Scientists have been using NASA’s space telescope James Webb to learn about galaxies from long ago. Way back then, when the universe was just getting started, most galaxies didn’t look like the spiral shapes we see today.

The researchers found that a huge number of early galaxies were thin and flat, like surfboards lying on their sides. They called these “surfboard galaxies”.

Some others looked more like skinny tubes or noodles, so they called them “pool noodle galaxies”. Only a tiny amount were round, like volleyball shapes.

Most surprising was that surfboard and pool noodle galaxies made up between half to four-fifths of all the galaxies from that time. But nowadays, we don’t see many flat or skinny galaxies near us in space.

To figure this out, the scientists looked really closely at tons of pictures taken by Webb of galaxies from over 600 million to 6 billion years after the Big Bang. That’s when the earliest galaxies formed.

The team thought about what our own Milky Way galaxy might have looked like back then too. They think it was probably a surfboard galaxy before, because now astronomers know the Milky Way was less massive in the ancient past. As galaxies get older and more stars form, they tend to thicken up from flat shapes into the spirals we see today.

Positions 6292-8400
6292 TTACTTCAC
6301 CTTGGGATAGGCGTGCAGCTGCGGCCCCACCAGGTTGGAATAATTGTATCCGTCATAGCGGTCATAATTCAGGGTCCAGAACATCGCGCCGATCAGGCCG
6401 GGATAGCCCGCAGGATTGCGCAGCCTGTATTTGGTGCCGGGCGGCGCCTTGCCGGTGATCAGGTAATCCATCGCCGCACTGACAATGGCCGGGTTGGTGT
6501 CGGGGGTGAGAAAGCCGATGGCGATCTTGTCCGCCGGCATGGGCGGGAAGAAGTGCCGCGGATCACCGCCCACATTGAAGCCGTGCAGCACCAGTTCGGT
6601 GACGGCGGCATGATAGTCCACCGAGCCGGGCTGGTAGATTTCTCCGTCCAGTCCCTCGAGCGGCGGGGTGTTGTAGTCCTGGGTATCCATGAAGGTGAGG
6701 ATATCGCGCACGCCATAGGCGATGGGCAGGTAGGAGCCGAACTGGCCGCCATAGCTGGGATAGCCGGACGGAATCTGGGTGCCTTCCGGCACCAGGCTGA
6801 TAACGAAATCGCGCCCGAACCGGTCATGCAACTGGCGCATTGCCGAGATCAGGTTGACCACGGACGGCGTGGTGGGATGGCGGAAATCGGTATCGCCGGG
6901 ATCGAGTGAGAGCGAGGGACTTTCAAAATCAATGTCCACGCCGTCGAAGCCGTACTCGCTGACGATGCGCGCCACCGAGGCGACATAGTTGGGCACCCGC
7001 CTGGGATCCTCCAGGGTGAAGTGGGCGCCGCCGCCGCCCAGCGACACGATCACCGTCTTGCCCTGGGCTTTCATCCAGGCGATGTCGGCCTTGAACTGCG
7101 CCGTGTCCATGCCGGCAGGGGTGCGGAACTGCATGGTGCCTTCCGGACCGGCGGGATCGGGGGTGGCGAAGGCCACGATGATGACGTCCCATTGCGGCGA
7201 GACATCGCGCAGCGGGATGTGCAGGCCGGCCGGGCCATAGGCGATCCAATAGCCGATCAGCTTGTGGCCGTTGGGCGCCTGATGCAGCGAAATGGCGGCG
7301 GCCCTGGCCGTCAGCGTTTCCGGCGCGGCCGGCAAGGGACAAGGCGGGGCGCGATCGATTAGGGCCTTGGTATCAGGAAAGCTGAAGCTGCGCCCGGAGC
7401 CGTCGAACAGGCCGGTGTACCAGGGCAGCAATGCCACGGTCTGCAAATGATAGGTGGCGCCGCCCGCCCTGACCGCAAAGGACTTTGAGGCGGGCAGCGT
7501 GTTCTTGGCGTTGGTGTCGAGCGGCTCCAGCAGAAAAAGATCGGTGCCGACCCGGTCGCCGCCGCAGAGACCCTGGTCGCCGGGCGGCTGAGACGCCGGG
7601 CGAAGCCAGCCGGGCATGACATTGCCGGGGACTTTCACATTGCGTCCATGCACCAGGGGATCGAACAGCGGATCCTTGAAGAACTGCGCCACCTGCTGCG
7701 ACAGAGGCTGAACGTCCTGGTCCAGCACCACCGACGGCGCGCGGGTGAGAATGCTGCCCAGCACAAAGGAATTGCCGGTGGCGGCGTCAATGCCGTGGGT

Although the early galaxies were smaller than modern ones like our Milky Way, finding that they came in different styles was a neat surprise. Learning about the earliest galaxies can tell us how they grew over time into the large spirals and ellipses we see now. The team hopes looking at even more galaxies with Webb will help them understand better how shape and size changed as the universe aged.

While Hubble gave scientists their first views of some very old galaxies long ago, Webb is helping fill in more details. Its infrared pictures reveal galaxy shapes with higher quality than ever before.

So by combining what Hubble and Webb can see throughout space and time, astronomers are painting a clearer picture of how the first celestial objects took form at the dawn of everything.


NASA | Columbia University

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